• Dumb Arguments

    by Sunny Schlenger

    Do you ever have them? (Do bears poop in the woods?)

    Dumb arguments are about little things that in the grand scheme of things should never matter. That’s why they’re dumb. But they do matter when at least one person is tired or annoyed and doesn’t feel like taking the high road and ignoring the dumb issue.

    Take my husband Roy’s cheese for example – the cheese he sprinkles on his western omelets. I don’t care for western omelets, but I do like cheese (even though it’s mostly off-limits in my new dietary lifestyle). The other morning he asked me if I had opened up his cheese. I automatically said no because I didn’t remember doing that. So he takes the cheese out of the refrigerator and shows me the plastic clip on it. “You must have opened this because I wouldn’t have put a clip on it.”

    “Why wouldn’t you have put a clip on it?” I demanded. “If it’s open, it needs a clip to stay fresh.” “That’s not the point,” he shot back. “The point is whether you opened my cheese.” I don’t remember opening it,” I countered. “But there’s a clip on it!”

    You get the picture. Unfortunately I have way too many examples of this.

    Every day I watch him eat his meals and leave just a bit on his plate. Always. It’s not like he leaves enough to show that he’s full. He just automatically leaves a little bit and it makes me crazy. I try to ignore it because after all, it’s his plate. But inside I’m screaming, “Don’t you know that there are children starving in Africa?!” Why can’t you just clean the freakin’ plate if you’re that close to finishing?” Obviously he had the less damaged childhood.

    But I do realize that these are dumb arguments. They’re minor, and for that I’m grateful, because I remember my first marriage when they weren’t. My ex and I spent years arguing the basics – money, sex, family. We had fundamentally different ways of looking at things and unfortunately punished each other for that. I’d do it differently now if I was able to go back, but I also realize that the outcome would have been the same.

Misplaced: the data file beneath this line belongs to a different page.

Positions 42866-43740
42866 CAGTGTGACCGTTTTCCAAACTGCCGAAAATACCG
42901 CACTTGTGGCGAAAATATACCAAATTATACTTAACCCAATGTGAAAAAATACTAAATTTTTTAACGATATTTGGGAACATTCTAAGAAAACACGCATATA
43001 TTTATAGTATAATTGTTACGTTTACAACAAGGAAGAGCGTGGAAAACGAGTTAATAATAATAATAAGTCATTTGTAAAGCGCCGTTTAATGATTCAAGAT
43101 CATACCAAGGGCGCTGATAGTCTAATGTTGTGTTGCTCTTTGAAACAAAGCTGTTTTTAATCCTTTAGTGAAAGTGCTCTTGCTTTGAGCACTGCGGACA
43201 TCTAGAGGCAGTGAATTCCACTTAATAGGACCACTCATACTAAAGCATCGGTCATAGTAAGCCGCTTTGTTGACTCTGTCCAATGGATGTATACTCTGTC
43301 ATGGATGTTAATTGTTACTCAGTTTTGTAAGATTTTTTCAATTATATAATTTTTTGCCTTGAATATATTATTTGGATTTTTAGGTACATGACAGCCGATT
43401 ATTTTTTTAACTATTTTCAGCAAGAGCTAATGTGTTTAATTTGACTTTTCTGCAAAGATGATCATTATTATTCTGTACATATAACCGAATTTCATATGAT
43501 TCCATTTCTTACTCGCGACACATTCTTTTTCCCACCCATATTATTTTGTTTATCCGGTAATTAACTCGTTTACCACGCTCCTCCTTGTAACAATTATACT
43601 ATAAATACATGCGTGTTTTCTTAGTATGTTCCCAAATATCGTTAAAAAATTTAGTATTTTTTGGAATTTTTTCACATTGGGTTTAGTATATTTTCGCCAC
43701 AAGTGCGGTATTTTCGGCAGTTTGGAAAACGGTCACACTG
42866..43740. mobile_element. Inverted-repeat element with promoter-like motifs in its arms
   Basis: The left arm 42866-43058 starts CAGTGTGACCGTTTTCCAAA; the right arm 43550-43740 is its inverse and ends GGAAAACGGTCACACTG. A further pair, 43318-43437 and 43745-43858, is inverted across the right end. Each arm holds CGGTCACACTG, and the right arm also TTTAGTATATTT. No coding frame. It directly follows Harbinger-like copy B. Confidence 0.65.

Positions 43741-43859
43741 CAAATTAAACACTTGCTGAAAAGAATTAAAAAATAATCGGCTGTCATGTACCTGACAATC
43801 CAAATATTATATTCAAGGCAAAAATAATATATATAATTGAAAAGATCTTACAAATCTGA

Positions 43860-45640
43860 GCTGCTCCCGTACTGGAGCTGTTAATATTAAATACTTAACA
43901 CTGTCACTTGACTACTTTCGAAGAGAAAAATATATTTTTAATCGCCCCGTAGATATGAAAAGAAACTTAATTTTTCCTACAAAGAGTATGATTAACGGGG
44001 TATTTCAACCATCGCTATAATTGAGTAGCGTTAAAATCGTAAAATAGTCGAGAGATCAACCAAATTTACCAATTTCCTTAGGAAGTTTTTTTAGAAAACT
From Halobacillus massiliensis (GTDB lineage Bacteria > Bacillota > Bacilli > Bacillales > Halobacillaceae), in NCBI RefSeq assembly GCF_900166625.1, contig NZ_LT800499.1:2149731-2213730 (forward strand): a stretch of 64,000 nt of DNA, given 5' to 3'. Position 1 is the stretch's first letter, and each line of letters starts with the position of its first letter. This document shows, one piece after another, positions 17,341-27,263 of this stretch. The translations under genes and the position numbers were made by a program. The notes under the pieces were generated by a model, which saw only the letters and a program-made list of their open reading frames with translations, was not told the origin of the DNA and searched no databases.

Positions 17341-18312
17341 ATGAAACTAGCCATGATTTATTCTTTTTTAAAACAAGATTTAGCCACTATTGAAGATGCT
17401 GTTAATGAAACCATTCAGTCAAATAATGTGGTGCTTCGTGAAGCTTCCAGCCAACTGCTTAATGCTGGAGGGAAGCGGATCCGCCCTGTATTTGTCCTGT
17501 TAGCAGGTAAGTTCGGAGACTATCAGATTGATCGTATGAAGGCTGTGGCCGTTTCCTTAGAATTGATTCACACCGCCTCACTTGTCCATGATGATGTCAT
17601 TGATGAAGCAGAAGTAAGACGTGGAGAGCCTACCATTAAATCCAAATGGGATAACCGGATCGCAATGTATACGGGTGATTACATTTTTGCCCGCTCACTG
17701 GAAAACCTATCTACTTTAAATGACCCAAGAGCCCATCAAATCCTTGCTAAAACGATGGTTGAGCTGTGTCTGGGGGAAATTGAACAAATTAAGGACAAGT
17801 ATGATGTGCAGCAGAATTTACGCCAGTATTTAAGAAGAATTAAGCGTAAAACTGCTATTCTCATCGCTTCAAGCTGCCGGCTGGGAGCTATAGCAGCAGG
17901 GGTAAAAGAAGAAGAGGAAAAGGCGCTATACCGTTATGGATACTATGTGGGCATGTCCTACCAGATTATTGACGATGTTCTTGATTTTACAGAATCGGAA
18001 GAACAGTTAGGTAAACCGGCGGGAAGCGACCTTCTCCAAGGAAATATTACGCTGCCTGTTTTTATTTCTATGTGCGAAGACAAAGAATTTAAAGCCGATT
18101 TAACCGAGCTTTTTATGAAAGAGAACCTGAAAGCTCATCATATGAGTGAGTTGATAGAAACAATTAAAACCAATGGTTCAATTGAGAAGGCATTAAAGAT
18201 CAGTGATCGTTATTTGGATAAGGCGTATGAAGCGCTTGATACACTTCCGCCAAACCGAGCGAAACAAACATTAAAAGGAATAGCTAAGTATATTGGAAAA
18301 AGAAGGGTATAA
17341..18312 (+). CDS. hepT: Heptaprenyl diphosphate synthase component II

(Dumb arguments are dumb, except when they’re not. Sometimes dumb arguments mask a much deeper frustration that gets played out at a surface level. But those aren’t the kind of dumb arguments that I’m talking about.)

    Dumb arguments are funny in retrospect. I remember the day when my father and I debated the best way to open a coconut. I watched in disbelief as he put it on a plate and hit it with a hammer; of course the plate cracked in half. Then he went after it with a hand-drill and the drill bit broke off in the shell. Finally we agreed to just bounce it down the concrete steps outside, and watched it smash open and the milk dribble down the sidewalk… And the afternoon my mother and I raged at each other across the stove over how many cans of water should go into the spaghetti sauce. I miss those times.

    Dumb arguments can tell you how comfortable you are with someone. My husband and I started cooking together last year and at first we were both paranoid about chicken – I was afraid that he would overcook it, and he was terrified that it would be under-done. So we agreed where to set the oven timer and watched each other closely to make sure that neither one of us cheated by bumping the timer up or down. Fortunately we’re past that stage and now just argue about how thick to cut the eggplant.

    The silliest dumb argument we ever had started out to be major.

    It was back in our earlier days when we both “read into” each other’s positions. The argument was about an iguana, and whether my son, AJ, could buy one. For some reason I assumed that an iguana was a smallish-size lizard and would therefore fit nicely into AJ’s room. Roy wisely decided to check out iguanas and went to PetSmart to talk with someone knowledgeable. There he was warned that iguanas grow to be large and can be very dangerous if you get in the way of a whipping tail.

    He came home and told me in no uncertain terms that we would not be getting an iguana. Picturing in my mind just a little pet for AJ, I concluded that Roy really didn’t love my son. And when I continued to argue, he threw up his hands and told me that I was being totally unreasonable and walked out of the room. I’m not sure what would have happened next if Roy hadn’t called me to come downstairs to the computer. There, on the screen, was a photo of a full-size iguana. “Oh my God!” I screamed. “We can’t get that!”

    So tell me, what dumb arguments are you having these days?

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